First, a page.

FLASHBACK: Despite Deficits, Reagan Wanted To Increase EPA Funding

July 18, 2011 3:24 pm ET — Jamison Foser

Speaker John Boehner

Last week, I noted that in contrast to today's Republicans, GOP icon Ronald Reagan favored the extension of unemployment benefits during difficult economic times and the use of tax increases to close budget deficits. Reagan's support of economic policies that current Republicans denounce as socialism is just one way in which the conservative movement has lurched far to the right of its own heroes. 

Consider, for example, the Environmental Protection Agency. Current Republican leaders like Newt Gingrich and Michele Bachmann want to eliminate the EPA entirely, claiming it kills jobs and that carbon dioxide is "natural, it is not harmful." The GOP's anti-science hostility to the EPA hasn't won much public support; a CNN poll earlier this year found a whopping 71 percent of Americans want to continue funding EPA regulations on greenhouse gases. The gap between the Republican Party and the public at large isn't particularly surprising — the GOP is far to the right of the public on a wide range of issues. But take a look at Ronald Reagan's 1984 State of the Union address:

And as we develop the frontier of space, let us remember our responsibility to preserve our older resources here on Earth. Preservation of our environment is not a liberal or conservative challenge, it's common sense.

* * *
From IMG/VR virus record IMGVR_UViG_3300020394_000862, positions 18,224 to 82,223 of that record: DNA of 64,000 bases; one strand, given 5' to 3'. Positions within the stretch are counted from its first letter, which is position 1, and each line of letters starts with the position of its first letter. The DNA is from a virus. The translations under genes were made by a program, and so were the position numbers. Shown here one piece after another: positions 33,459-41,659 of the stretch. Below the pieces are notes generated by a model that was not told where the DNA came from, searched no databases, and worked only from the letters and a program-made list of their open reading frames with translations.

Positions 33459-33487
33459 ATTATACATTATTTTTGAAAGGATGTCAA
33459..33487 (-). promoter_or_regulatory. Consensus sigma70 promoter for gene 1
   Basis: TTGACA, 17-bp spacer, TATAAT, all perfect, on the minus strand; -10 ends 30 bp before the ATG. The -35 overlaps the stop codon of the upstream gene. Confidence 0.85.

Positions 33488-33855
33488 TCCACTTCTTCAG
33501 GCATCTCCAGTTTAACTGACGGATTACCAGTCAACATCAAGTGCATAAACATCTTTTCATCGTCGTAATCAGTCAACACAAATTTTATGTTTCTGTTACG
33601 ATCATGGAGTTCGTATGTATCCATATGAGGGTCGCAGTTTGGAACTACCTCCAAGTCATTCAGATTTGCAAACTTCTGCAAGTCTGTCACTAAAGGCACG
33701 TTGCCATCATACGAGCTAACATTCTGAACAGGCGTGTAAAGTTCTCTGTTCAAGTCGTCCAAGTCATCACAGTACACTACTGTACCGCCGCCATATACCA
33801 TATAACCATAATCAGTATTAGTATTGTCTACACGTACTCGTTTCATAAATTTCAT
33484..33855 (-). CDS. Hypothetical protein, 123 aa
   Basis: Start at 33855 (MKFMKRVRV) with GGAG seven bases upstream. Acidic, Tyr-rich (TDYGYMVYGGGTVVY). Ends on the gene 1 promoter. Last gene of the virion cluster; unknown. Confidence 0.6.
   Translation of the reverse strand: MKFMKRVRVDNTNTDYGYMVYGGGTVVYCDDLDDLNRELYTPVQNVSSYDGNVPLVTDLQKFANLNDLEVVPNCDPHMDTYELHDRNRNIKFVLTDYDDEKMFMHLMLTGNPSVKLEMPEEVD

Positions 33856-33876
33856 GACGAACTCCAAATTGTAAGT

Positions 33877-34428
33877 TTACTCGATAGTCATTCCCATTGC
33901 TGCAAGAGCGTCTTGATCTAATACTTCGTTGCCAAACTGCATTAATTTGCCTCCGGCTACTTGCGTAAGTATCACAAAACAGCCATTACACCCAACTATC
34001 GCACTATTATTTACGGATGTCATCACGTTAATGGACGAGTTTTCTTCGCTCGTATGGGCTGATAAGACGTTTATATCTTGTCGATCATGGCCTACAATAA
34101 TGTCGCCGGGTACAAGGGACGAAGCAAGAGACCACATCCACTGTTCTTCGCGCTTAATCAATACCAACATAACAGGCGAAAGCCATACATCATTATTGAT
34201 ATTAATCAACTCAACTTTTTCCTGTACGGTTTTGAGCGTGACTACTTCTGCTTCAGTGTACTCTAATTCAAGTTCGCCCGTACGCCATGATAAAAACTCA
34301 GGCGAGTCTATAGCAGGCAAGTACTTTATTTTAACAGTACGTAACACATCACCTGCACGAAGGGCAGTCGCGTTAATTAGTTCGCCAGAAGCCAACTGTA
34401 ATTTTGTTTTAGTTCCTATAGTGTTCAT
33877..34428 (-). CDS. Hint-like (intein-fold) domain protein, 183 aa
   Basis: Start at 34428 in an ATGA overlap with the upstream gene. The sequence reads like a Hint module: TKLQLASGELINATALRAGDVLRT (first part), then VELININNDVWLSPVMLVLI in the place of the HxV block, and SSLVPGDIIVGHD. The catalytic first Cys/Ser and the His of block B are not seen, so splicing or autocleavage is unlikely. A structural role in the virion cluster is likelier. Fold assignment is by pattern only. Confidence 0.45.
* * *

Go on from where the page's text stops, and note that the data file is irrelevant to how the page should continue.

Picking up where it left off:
Though this is a time of budget constraints, I have requested for EPA one of the largest percentage budget increases of any agency. We will begin the long, necessary effort to clean up a productive recreational area and a special national resource — the Chesapeake Bay.

To reduce the threat posed by abandoned hazardous waste dumps, EPA will spend $410 million.

And I will request a supplemental increase of 50 million. And because the Superfund law expires in 1985, I've asked Bill Ruckelshaus to develop a proposal for its extension so there'll be additional time to complete this important task.

On the question of acid rain, which concerns people in many areas of the United States and Canada, I'm proposing a research program that doubles our current funding. And we'll take additional action to restore our lakes and develop new technology to reduce pollution that causes acid rain.

That's Ronald Reagan — not one of those squishy northeastern Republicans conservatives love to hate. Despite deficit concerns, Reagan wanted to dramatically increase funding for the Environmental Protection Agency. If today's leading Republicans stopped invoking Reagan's name long enough to read his praise for the EPA, they'd denounce him as a tree-hugging hippie.

Print